GLP-1 Winners and Losers

March, 2024

Since its debut in 2017, Ozempic has quickly become the de facto name (like Kleenex) of an entire class of drugs known as GLP-1 inhibitors that are helping roughly 300,000 (and growing) people manage their blood sugar and lose weight. If half of the American population that’s currently on a diet or trying to lose weight suddenly had affordable access to these drugs, it would be revolutionary. While the full impact of GLP-1 inhibitors is still being determined, they’re already creating quite a stir, which is why we’re looking at how they’re affecting the way people feel, think, and behave.

We’ve outlined a few “winners” and “losers” below. Winners are those poised to benefit with little to no effort taken. Losers on the other hand are fighting the headwinds of the changes brought about by the rising popularity of these medications — they will have to work hard or change course to maintain their relevance in a world saturated with GLP-1 users.

What other winners and losers would you add to this list?


Affordable Fashion 

As people change sizes on their weight loss journey, they’ll need clothes that fit without breaking the bank. Thrift stores, consignment shops, resale sites like Poshmark, or even Facebook Marketplace should all expect to see a boon as these drugs grow in popularity.  For those without insurance, being able to recoup some of the out-of-pocket medication costs could have greater appeal. This reselling represents a trend we call Monetize Me, where social and technological changes allow people to monetize themselves (i.e., make money from selling their old clothes that no longer fit).  

Employers that cover the medications 

Covering out-of-pocket costs for this drug long term is untenable for most without help from insurance. Various surveys have reported that 20% (or more) of employees would be willing to change jobs to get coverage or stay in a job they didn’t like for coverage. In a competitive job market where building a company culture necessitates retention, covering these drugs can be a linchpin in those hiring and retention strategies.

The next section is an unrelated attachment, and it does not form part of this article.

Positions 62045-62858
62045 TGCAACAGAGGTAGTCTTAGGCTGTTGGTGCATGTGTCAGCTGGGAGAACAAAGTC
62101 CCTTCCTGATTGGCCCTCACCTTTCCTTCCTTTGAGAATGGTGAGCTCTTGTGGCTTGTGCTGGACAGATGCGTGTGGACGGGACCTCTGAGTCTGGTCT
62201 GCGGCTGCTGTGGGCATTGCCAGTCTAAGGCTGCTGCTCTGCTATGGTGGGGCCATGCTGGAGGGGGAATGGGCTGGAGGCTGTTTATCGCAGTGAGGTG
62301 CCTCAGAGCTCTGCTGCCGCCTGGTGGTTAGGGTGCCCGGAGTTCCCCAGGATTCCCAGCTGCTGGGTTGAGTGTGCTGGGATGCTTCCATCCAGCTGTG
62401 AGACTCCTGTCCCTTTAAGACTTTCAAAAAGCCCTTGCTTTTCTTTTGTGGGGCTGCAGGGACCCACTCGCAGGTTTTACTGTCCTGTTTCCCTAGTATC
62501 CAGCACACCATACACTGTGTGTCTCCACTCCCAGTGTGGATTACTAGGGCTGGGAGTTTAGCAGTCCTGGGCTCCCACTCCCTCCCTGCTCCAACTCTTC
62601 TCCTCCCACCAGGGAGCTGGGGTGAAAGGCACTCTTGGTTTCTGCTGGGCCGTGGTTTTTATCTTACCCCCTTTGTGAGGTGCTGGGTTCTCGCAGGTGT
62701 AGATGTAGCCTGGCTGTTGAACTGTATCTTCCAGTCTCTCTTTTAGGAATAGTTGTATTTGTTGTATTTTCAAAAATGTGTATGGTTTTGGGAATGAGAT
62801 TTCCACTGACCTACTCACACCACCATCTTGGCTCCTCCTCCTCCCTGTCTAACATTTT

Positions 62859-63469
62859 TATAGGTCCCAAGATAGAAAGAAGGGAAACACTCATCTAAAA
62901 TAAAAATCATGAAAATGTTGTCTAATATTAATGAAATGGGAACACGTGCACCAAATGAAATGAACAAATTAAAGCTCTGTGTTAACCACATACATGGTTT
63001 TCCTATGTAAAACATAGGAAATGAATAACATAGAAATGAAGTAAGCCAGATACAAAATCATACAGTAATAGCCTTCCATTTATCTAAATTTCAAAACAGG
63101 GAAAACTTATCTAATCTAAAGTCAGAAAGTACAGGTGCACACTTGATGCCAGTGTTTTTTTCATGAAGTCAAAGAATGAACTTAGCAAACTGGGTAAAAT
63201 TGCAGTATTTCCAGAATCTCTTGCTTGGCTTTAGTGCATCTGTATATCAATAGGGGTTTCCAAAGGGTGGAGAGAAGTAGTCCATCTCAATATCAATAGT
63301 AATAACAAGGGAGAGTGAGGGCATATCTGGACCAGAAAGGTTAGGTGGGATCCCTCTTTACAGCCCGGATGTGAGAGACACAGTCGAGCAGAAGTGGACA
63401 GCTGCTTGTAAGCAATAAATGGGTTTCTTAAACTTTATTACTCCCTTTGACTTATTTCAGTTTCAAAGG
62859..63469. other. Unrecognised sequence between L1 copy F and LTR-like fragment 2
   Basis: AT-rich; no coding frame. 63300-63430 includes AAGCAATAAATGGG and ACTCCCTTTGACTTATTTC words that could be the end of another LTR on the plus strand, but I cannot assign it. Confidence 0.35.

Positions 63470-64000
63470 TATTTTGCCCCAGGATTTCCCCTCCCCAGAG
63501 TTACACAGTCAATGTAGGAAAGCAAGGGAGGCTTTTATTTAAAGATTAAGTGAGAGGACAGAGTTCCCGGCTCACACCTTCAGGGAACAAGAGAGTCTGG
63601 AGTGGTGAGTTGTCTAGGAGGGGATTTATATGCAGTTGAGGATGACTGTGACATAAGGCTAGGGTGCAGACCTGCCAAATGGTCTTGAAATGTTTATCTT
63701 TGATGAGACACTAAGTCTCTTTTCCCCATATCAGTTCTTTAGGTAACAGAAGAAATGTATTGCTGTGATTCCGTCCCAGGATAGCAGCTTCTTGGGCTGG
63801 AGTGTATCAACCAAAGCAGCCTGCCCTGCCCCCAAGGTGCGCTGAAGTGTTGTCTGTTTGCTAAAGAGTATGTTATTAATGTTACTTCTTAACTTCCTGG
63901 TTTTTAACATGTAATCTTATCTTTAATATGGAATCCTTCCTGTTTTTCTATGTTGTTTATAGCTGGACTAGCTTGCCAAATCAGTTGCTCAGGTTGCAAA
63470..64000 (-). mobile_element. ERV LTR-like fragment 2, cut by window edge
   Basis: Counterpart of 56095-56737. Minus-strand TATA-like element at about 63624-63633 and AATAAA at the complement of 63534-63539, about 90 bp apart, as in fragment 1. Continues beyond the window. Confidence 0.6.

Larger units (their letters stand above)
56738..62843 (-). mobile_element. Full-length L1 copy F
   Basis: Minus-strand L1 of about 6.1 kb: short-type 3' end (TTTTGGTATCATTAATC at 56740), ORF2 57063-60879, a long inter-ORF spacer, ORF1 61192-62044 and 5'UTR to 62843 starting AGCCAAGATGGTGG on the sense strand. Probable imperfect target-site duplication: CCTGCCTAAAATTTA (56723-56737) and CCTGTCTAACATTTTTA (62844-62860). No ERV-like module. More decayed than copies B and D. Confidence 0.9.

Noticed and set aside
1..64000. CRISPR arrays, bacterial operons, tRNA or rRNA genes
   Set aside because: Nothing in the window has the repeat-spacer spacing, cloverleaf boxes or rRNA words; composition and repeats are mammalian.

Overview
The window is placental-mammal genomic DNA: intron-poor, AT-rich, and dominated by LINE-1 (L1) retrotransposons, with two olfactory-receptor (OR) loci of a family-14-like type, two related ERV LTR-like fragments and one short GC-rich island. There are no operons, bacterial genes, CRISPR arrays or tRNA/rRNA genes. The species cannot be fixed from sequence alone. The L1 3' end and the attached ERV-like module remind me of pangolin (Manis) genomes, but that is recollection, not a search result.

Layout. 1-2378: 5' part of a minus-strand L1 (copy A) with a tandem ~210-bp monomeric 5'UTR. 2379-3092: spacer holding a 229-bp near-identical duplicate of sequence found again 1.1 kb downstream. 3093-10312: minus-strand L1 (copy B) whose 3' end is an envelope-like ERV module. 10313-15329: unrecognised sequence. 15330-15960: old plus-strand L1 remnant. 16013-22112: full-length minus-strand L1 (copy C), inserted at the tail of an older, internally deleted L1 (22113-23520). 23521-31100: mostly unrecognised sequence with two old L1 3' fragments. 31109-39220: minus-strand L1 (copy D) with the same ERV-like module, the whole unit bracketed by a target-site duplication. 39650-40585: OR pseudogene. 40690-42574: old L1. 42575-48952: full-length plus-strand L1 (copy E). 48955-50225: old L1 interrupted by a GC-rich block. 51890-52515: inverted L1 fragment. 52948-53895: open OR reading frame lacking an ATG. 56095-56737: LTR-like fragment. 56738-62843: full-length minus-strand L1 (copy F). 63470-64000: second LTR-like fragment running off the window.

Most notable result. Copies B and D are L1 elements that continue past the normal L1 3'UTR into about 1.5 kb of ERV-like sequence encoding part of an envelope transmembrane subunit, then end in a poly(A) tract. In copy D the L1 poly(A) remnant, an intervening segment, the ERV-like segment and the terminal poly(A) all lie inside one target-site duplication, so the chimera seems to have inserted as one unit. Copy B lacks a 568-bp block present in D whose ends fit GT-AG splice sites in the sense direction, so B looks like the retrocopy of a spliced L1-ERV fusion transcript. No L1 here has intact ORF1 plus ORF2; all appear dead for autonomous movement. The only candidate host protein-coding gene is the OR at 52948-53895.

Social Media 

With doctors under-trained in both nutrition and obesity, people turn to those who understand and share their experiences. In a trend we call Crowdsourced RX, people seek support, solidarity, information, and inspiration in online communities as they navigate various health conditions. Reddit, for example, has active communities dedicated to Ozempic (68k members), Mounjaro (60k members), Wegovy (40k members), and Zepbound (21k members).  Ironically, this reliance on online communities comes at a time when trust in social media platforms is at an all-time low (something we track quarterly). For many, making big life changes often means cutting ties with old habits and old relationships. The friendships forged in online communities can be a lifeline for someone starting a new chapter in their health journey. 



Large portions and inflated prices are a losing combination for the growing population of GLP-1 users. Our third annual Inflation Nation report revealed that people are cutting back on dining out more than any other spending category. Restaurants, whose tastiest dishes are often laden with copious amounts of salt and butter, are no longer irresistible — or enjoyable — by people on GLP-1 medications. Restaurants would be wise to offer menu selections with smaller portions, wholesome ingredients, and simpler preparations – at a reasonable price point. 

Weight Loss Brands 

With the rise of GLP-1s, people no longer have to rely solely on their willpower to control their weight. Brands like WW, Jenny Craig, and Noom have been collecting the money of yo-yo dieters for years if not decades. These brands are already pivoting scrambling to new business models that purport to work with these new drugs rather than compete with them. However, their core customers will likely make an exodus to the GLP-1s over time and may not be looking to subscribe to a companion program. 

Pharmaceutical Companies

The makers of GLP-1 drugs are experiencing stock price surges due to their groundbreaking success. But once these drugs become more affordable and widely available to all who need them, the population of those taking medications for comorbidities — statins, biguanides, and ACE inhibitors — will shrink, along with the profits for the companies who make them. 

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